In the case of mobile sources, the emission from both road vehicles and non-road mobile machinery are regulated by the following main directives:

  • Directive 2005/55/EC on the approximation of the laws of the Member States relating to the measures to be taken against the emission of gaseous and particulate pollutants from compression-ignition engines for use in vehicles, and the emission of gaseous pollutants from positive-ignition engines fuelled with natural gas or liquefied petroleum gas for use in vehicles,
  • Directive 2002/88/EC on the approximation of the laws of the Member States relating to measures against the emission of gaseous and particulate pollutants from internal combustion engines to be installed in non-road mobile machinery, amending Directive 97/68/EC.

In addition to the transposition of requirements laid down by the above mention directives, particular Member States adopt additional legal requirements to cover stationary sources which are not regulated at the Community level (mainly emission limit values for combustion plants below 50 MW and for industrial and agricultural installations). German Technical Instructions on Air Quality Control (TA Luft) is a leading example of such national “approach”.

Besides the directives which provide for air quality management explicitly, the implementation of certain directives in the field of climate change mitigation and energy efficiency may lead to considerable reduction of air pollution, in particular:

  • Directive 2010/31/EU on the energy performance of buildings,
  • Directive 2006/32/EC on energy end-use efficiency and energy services.

Finally, several “horizontal” legal acts are relevant from the point of view of air quality assessment and management, in particular:

  • Directive 85/337/EEC on the assessment of the effects of certain public and private projects on the environment, as amended by the Directives 97/11/EC, 2003/35/EC and 2009/31/EC (EIA),
  • Directive 2007/2/EC establishing an infrastructure for Spatial information in the European Community (INSPIRE),
  • Directive 2004/35/EC on environmental liability with regards to the prevention and remedying of environmental damage,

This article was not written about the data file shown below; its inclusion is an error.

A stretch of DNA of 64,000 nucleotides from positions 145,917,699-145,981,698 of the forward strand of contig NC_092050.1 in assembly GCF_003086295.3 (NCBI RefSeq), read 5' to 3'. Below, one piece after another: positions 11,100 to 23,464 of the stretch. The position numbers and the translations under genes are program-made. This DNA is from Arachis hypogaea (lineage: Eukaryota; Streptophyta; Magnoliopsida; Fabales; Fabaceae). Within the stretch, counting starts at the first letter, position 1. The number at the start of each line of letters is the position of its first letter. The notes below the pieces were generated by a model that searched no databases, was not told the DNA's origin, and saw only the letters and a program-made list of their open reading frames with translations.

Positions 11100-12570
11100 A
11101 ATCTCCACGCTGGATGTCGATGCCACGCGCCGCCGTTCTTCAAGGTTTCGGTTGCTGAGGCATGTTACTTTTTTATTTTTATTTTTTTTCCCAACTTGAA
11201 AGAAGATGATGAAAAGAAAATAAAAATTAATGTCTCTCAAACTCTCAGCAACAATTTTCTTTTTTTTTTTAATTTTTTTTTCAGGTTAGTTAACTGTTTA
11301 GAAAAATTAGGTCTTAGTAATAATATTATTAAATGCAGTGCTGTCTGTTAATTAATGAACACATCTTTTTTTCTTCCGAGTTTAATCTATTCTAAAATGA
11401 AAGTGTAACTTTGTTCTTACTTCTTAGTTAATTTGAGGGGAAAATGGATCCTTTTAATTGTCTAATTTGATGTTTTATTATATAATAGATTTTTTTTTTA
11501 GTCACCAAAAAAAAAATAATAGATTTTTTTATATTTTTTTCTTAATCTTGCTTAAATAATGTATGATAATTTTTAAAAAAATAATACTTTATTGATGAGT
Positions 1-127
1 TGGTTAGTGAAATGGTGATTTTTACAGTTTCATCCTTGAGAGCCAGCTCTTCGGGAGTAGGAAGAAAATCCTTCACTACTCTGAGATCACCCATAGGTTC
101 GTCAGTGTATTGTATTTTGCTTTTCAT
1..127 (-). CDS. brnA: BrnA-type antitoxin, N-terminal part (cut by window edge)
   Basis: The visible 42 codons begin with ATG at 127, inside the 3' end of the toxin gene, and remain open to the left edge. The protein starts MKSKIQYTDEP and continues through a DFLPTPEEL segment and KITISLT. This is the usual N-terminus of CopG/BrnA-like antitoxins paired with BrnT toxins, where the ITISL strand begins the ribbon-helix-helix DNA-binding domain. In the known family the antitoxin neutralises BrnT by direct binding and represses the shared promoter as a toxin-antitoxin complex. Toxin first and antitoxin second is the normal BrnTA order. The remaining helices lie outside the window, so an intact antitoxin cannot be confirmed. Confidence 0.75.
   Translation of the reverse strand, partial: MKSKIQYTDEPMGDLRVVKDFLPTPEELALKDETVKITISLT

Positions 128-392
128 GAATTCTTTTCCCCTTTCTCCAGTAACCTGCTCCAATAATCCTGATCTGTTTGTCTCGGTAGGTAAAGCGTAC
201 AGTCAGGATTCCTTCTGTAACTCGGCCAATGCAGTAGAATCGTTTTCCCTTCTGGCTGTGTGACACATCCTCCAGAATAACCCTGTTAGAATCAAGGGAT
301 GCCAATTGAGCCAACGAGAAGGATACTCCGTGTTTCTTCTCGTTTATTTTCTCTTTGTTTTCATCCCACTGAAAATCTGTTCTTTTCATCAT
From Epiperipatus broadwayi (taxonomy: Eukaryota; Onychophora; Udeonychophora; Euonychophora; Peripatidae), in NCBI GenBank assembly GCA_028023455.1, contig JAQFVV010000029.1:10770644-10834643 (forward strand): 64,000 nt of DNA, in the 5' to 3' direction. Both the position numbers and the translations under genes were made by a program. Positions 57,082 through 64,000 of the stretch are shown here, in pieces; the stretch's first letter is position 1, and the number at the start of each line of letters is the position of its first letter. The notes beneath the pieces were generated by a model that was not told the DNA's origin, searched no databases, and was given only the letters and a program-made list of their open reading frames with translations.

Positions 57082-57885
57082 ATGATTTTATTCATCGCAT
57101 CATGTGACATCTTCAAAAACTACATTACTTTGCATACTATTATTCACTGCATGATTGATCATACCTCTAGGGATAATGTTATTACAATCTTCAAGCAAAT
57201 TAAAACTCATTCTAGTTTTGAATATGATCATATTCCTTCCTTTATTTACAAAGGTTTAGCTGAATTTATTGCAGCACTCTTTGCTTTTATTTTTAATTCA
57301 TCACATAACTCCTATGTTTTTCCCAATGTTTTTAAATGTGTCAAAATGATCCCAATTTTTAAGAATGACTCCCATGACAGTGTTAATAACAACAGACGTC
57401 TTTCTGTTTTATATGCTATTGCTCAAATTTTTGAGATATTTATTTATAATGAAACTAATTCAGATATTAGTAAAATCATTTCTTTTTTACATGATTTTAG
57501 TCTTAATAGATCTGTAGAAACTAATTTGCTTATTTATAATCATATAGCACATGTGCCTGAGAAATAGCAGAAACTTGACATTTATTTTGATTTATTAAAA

• Directive 2001/41/EC on the assessment of the effects of certain programs and plans on the environment (SEA),
  • Directive 2003/35/EC providing for public participation in respect of the drawing up of certain plans and programs relating to the environment,
  • Directive 2003/4/EC on public access to environmental information.
Institutional level

At the EU level, the main authority active in air quality assessment and management is the European Commission. DG Environment drafts strategic documents and legislation. Certain role is also played by DG Mobility and transport, DG Energy, DG Climate Action and DG Research and Innovations.

The European Environment Agency is the main supporting body which collects, processes and disseminates information and prepares state and outlook reports.

Instrumental level

The Community legislation provides for certain types of regulatory instruments, mostly of the command-and-control type, in particular:

  • air quality standards (see Box above),
  • emission limit values for certain pollutants and certain technologies (limited number of both),
  • generally binding technical requirements for the operation of certain stationary sources,
  • automatic emission control measurements by installation’ operators,
  • fuel quality standards,
  • emission requirements for road vehicles and non-road machinery,
  • standards for certain products.

Economic or market based instruments in the field of air quality management are not provided for at the Community level. 

As for voluntary instruments, EMAS (Eco-management and Audit Scheme) or eco-labelling  may be relevant to air quality management.

Operational level

The EU legislation provides especially for detailed rules of permitting and of enforcement without dealing with specific institutional arrangement. At the EU level, institutions active in implementation and enforcement are organized in the organization IMPEL (European Union Network for the Implementation and Enforcement of Environmental Law), which can be joint by any national, regional or local authority which is competent for the implementation or enforcement of EU environmental law, e.g. ministries, regulators, agencies and inspectorates, provided that the authority is based in a Member State of the European Union, in an acceding or candidate country of the European Union or in an EEA country. Current list of IMPEL members presented bellow shows the diversity of institutional arrangements in particular Member States:

  • Ministry (e.g. Austria, Bulgaria, Cyprus, Finland, France, Germany, Greece, Italy, Latvia, Luxembourg, the Netherlands, Spain)
  • National inspectorate (e.g. Czech Republic, Estonia, Hungary, Lithuania, Poland, Portugal, Romania, Slovakia, Slovenia)
  • Agency (e.g. Denmark, Ireland, Sweden, UK)
  • Other (e.g. Belgium)
International level

Both EU as a whole and all Member states are parties to all relevant MEAs, mainly to the CLRTAP and all its protocols.

This project is funded by the European Union

And implemented by a consortium led by